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Issue 5   |  February  9, 2018

Top News: Budgets Ready for Conference - Affordable Housing at Risk
Florida House of Representatives prepare to debate the budget bill.

On Thursday, the House and Senate passed their respective 2018-2019 state budgets, setting the stage for joint conference committees comprised of Senators and Representatives to hammer out the differences between the two bills ( SB 2500 and HB 5001 ). With four weeks to go before session is scheduled to end on March 9 and with elections for most legislators on the horizon, it appears they will sine die on time. One of the biggest differences of concern to United Way is the $198.5M "sweep" of Affordable Housing Trust Fund monies by the House into general revenue to be used for other purposes. The Senate, recognizing that Florida is facing an extraordinary housing crisis, does not sweep any of those funds and applies the entire $322.1 million in the Trust Funds for their intended purposes. Read more.
Education: Restrictions on Use of Restraints for Students with Disabilities
Sen. Lauren Book (D-Plantation), sponsor of SB 260 - Students with Disabilities in Public Schools.

Florida law provides conditions for the use of restraint and seclusion on students with disabilities; and requires documentation, reporting, and monitoring of the use of such techniques, but does not define these terms. Between 2010-11, when school districts began reporting incidents of restraint and seclusion, until July 2017, there have been 63,652 incidents of restraint and 19,354 incidents of seclusion reported. CS/SB 260 (Book, D-Plantation) defines restraint and seclusion, revises the use of restraint techniques on certain students with disabilities, prohibits placing such students in seclusion, and specifies responsibilities for school districts, schools, and the Commissioner of Education. The bill limits the use of physical restraint to only when there is an imminent risk of serious injury or death to the student or others and only for the period of time necessary to eliminate such risk. The bill requires each school district to develop and publish a training protocol for the use of restraints. Read more.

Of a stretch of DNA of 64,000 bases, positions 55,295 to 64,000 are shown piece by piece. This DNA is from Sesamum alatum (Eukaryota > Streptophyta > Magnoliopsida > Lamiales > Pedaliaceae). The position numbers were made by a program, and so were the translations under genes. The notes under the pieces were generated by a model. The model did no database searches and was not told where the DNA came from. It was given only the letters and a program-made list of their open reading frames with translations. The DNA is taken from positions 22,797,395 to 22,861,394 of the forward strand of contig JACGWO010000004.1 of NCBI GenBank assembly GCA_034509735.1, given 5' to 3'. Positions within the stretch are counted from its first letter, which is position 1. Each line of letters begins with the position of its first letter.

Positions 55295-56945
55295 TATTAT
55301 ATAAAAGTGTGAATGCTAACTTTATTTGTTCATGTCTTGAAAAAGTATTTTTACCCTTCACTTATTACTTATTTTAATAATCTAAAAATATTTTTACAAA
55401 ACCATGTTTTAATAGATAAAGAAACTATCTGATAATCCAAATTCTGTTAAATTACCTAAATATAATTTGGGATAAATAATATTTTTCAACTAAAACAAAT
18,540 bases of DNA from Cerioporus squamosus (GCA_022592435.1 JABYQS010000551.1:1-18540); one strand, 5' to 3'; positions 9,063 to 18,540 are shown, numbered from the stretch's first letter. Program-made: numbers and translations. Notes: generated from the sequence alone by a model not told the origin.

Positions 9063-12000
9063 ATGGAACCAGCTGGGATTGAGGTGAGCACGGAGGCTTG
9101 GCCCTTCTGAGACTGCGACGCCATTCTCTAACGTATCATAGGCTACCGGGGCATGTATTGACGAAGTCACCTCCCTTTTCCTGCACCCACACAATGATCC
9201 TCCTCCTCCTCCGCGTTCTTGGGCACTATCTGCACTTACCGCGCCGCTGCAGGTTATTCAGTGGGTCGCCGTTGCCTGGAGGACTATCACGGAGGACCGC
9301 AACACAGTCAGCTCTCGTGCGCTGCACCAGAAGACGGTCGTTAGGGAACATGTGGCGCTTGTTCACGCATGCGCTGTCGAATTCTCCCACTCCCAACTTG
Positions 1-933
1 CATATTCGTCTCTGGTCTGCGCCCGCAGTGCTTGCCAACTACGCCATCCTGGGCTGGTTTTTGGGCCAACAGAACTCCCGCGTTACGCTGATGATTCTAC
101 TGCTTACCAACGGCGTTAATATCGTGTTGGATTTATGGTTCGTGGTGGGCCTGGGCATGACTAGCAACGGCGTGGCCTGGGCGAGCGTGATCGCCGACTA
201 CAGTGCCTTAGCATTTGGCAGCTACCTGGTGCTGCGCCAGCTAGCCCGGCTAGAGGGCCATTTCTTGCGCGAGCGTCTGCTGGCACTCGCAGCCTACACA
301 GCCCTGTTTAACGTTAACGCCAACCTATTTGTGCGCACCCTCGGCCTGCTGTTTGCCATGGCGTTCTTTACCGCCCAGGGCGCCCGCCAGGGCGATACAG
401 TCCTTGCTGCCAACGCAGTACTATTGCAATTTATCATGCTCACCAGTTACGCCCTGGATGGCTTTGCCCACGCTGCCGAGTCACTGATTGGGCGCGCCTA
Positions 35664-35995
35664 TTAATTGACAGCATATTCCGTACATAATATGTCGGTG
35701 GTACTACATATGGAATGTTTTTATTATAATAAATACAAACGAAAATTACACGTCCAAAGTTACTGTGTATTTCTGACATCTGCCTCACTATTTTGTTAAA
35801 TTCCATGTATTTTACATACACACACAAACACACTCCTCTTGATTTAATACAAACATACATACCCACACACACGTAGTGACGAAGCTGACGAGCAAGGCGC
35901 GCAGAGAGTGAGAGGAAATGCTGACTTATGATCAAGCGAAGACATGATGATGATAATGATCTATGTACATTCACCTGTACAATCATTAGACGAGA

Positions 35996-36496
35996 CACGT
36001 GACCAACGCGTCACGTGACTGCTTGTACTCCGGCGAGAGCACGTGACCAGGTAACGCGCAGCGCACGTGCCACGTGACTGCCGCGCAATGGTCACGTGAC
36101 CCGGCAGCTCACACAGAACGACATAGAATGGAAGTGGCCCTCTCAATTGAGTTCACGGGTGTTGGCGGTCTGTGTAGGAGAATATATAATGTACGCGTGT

Financial Stability: A Civil Remedy for Elder Abuse
Sen. Kathleen Passidomo (R-Naples) presents a bill in committee.

Florida is home to 3.3 million residents age 65 or older; 1 in 20 Florida residents are age 80 or older. Financial exploitation of vulnerable older adults is unfortunately all too common. It can take many forms, such as improper use of an elder's funds, property, or assets; cashing checks without permission; forging signatures; forcing or deceiving an older person into signing a document; or using an ATM/debit card without permission. Vulnerable adults residing in nursing homes, assisted living facilities, and adult family care homes are particularly affected by financial exploitation. SB 1562 (Passidomo, R-Naples) provides for a protective injunction to be filed by, or on behalf of, a vulnerable adult in imminent danger of being exploited. The bill allows courts to grant a temporary injunction if certain conditions are met. It provides for remedies to protect the vulnerable adult or their assets, and creates standards for the court to follow when issuing an injunction. Read more.
Health: Senate Cuts $19 Million from Healthy Start